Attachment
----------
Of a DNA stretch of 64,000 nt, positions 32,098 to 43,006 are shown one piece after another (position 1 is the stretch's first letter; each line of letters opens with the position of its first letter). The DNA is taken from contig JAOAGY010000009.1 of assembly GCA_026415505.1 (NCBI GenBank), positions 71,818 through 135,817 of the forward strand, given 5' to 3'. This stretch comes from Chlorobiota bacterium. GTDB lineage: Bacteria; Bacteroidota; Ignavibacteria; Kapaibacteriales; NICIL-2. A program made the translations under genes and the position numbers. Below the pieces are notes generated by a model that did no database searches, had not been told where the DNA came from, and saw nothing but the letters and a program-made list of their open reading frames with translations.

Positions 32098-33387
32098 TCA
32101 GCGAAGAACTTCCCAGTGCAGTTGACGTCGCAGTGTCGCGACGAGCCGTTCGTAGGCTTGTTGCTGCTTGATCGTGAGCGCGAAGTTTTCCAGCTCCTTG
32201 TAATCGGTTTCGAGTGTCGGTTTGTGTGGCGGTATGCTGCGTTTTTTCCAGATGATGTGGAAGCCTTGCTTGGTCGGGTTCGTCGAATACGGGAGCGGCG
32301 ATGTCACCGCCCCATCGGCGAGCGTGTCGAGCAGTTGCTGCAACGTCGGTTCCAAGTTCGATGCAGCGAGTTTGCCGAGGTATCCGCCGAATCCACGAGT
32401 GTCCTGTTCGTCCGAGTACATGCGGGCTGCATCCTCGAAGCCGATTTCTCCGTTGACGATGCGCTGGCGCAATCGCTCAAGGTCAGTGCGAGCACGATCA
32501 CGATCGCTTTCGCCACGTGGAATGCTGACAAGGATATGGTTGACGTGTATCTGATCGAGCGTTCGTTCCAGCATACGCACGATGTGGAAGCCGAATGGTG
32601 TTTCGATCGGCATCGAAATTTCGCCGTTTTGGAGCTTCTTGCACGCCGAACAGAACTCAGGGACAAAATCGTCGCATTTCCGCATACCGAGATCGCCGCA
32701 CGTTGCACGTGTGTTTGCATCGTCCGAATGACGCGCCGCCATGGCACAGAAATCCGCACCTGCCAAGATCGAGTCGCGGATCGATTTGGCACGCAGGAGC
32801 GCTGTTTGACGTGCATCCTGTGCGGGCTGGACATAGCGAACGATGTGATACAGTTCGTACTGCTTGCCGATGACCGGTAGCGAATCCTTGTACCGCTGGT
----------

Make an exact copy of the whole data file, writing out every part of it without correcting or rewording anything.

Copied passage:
Of a DNA stretch of 64,000 nt, positions 32,098 to 43,006 are shown one piece after another (position 1 is the stretch's first letter; each line of letters opens with the position of its first letter). The DNA is taken from contig JAOAGY010000009.1 of assembly GCA_026415505.1 (NCBI GenBank), positions 71,818 through 135,817 of the forward strand, given 5' to 3'. This stretch comes from Chlorobiota bacterium. GTDB lineage: Bacteria; Bacteroidota; Ignavibacteria; Kapaibacteriales; NICIL-2. A program made the translations under genes and the position numbers. Below the pieces are notes generated by a model that did no database searches, had not been told where the DNA came from, and saw nothing but the letters and a program-made list of their open reading frames with translations.

Positions 32098-33387
32098 TCA
32101 GCGAAGAACTTCCCAGTGCAGTTGACGTCGCAGTGTCGCGACGAGCCGTTCGTAGGCTTGTTGCTGCTTGATCGTGAGCGCGAAGTTTTCCAGCTCCTTG
32201 TAATCGGTTTCGAGTGTCGGTTTGTGTGGCGGTATGCTGCGTTTTTTCCAGATGATGTGGAAGCCTTGCTTGGTCGGGTTCGTCGAATACGGGAGCGGCG
32301 ATGTCACCGCCCCATCGGCGAGCGTGTCGAGCAGTTGCTGCAACGTCGGTTCCAAGTTCGATGCAGCGAGTTTGCCGAGGTATCCGCCGAATCCACGAGT
32401 GTCCTGTTCGTCCGAGTACATGCGGGCTGCATCCTCGAAGCCGATTTCTCCGTTGACGATGCGCTGGCGCAATCGCTCAAGGTCAGTGCGAGCACGATCA
32501 CGATCGCTTTCGCCACGTGGAATGCTGACAAGGATATGGTTGACGTGTATCTGATCGAGCGTTCGTTCCAGCATACGCACGATGTGGAAGCCGAATGGTG
32601 TTTCGATCGGCATCGAAATTTCGCCGTTTTGGAGCTTCTTGCACGCCGAACAGAACTCAGGGACAAAATCGTCGCATTTCCGCATACCGAGATCGCCGCA
32701 CGTTGCACGTGTGTTTGCATCGTCCGAATGACGCGCCGCCATGGCACAGAAATCCGCACCTGCCAAGATCGAGTCGCGGATCGATTTGGCACGCAGGAGC
32801 GCTGTTTGACGTGCATCCTGTGCGGGCTGGACATAGCGAACGATGTGATACAGTTCGTACTGCTTGCCGATGACCGGTAGCGAATCCTTGTACCGCTGGT